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  1. #1

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    Article on Dance Lifts (& how dangerous they can be!)

    Article about dance lifts and the challenges and risks involved in learning and performing them - quotes by John & Sinead Kerr, Melissa Gregory, Evan Bates, Piper Gilles & Paul Poirier, and Logan Giulietti-Schmitt: http://www.icenetwork.com/news/artic...&vkey=ice_news
    "Randy [Starkman (1960-April 16, 2012)] lived by the same motto as the rest of us. The Olympics isn’t every four years, it’s every single day. He just got it." --Canadian Olympic kayaker Adam van Koeverden

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    Thank you. Really interesting. And it does look dangerous. I don't get how some people who know nothing about figure skating can't understand how difficult it is even when seeing it.

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    Pairs lifts and throws have always been the most dangerous ones but IMO recently dance lifts started to catch up with them. Dance has become acrobatic sports somehow.

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    The technical rules for determining the levels for dance lifts have forced skaters and coaches to use more and more dangerous lifts, which do not necessarily encourage lines and extension and interesting and beautiful shapes. The current trend is contrary to the ideology in ice dance judging body in the 1990s, which did not consider lifts pure blade-on-ice skating and therefore discouraged dance lifts. Lifts are eye-catching and get most applause from nonskating audience, but they have less to do with skating skills than other elements of ice dance.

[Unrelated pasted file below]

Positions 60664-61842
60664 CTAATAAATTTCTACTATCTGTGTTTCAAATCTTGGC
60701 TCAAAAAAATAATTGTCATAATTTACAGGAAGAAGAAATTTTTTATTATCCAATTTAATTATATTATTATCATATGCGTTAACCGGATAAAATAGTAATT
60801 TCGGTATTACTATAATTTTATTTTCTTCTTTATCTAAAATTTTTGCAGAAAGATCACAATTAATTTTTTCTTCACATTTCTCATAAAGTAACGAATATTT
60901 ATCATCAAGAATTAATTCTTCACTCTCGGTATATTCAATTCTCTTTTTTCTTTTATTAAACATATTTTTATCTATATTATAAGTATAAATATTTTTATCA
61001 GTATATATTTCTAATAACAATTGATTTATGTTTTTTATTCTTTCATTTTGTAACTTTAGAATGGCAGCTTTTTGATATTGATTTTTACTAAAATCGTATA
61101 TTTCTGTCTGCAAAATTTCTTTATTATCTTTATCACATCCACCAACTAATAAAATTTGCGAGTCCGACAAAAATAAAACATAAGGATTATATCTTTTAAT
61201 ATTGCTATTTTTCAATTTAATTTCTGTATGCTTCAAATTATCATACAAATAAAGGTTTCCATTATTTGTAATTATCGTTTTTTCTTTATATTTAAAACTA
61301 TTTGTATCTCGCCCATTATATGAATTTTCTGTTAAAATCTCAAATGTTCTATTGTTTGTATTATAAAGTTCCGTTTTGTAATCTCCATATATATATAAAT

Ice dance is always considered an opaque and incomprehensible sport, but ISU's ice dance technical committee is not doing themselves any favors in the way they are handing the rules since IJS implementation. While other disciplines have increased transparency for all parties, ice dance has not been able to achieve the same.

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    Quote Originally Posted by Jun Y View Post
    The technical rules for determining the levels for dance lifts have forced skaters and coaches to use more and more dangerous lifts, which do not necessarily encourage lines and extension and interesting and beautiful shapes.
    Nor thematically coherent choreography of the lifts.

    Ice dance is always considered an opaque and incomprehensible sport, but ISU's ice dance technical committee is not doing themselves any favors in the way they are handing the rules since IJS implementation. While other disciplines have increased transparency for all parties, ice dance has not been able to achieve the same.